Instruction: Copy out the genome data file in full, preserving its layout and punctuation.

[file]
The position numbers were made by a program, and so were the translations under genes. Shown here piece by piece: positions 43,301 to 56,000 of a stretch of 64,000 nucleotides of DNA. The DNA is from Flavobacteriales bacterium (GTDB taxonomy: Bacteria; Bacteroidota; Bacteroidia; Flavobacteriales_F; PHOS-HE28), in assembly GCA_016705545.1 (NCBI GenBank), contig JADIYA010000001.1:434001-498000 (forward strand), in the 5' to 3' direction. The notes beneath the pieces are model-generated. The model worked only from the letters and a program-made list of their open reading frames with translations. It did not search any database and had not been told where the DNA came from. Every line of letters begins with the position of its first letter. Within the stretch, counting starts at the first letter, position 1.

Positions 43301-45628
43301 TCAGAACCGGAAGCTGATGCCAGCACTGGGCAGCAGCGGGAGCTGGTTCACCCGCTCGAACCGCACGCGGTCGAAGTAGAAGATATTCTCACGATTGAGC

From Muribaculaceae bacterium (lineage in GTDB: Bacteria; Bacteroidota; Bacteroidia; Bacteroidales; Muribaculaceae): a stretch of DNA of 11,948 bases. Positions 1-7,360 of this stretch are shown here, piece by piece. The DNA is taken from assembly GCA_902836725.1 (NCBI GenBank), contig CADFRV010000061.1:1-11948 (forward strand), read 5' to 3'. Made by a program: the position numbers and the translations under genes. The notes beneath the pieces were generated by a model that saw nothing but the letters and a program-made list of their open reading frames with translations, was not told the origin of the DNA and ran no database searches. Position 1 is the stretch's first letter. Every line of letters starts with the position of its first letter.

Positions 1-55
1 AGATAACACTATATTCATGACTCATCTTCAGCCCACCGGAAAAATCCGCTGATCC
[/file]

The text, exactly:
The position numbers were made by a program, and so were the translations under genes. Shown here piece by piece: positions 43,301 to 56,000 of a stretch of 64,000 nucleotides of DNA. The DNA is from Flavobacteriales bacterium (GTDB taxonomy: Bacteria; Bacteroidota; Bacteroidia; Flavobacteriales_F; PHOS-HE28), in assembly GCA_016705545.1 (NCBI GenBank), contig JADIYA010000001.1:434001-498000 (forward strand), in the 5' to 3' direction. The notes beneath the pieces are model-generated. The model worked only from the letters and a program-made list of their open reading frames with translations. It did not search any database and had not been told where the DNA came from. Every line of letters begins with the position of its first letter. Within the stretch, counting starts at the first letter, position 1.

Positions 43301-45628
43301 TCAGAACCGGAAGCTGATGCCAGCACTGGGCAGCAGCGGGAGCTGGTTCACCCGCTCGAACCGCACGCGGTCGAAGTAGAAGATATTCTCACGATTGAGC

From Muribaculaceae bacterium (lineage in GTDB: Bacteria; Bacteroidota; Bacteroidia; Bacteroidales; Muribaculaceae): a stretch of DNA of 11,948 bases. Positions 1-7,360 of this stretch are shown here, piece by piece. The DNA is taken from assembly GCA_902836725.1 (NCBI GenBank), contig CADFRV010000061.1:1-11948 (forward strand), read 5' to 3'. Made by a program: the position numbers and the translations under genes. The notes beneath the pieces were generated by a model that saw nothing but the letters and a program-made list of their open reading frames with translations, was not told the origin of the DNA and ran no database searches. Position 1 is the stretch's first letter. Every line of letters starts with the position of its first letter.

Positions 1-55
1 AGATAACACTATATTCATGACTCATCTTCAGCCCACCGGAAAAATCCGCTGATCC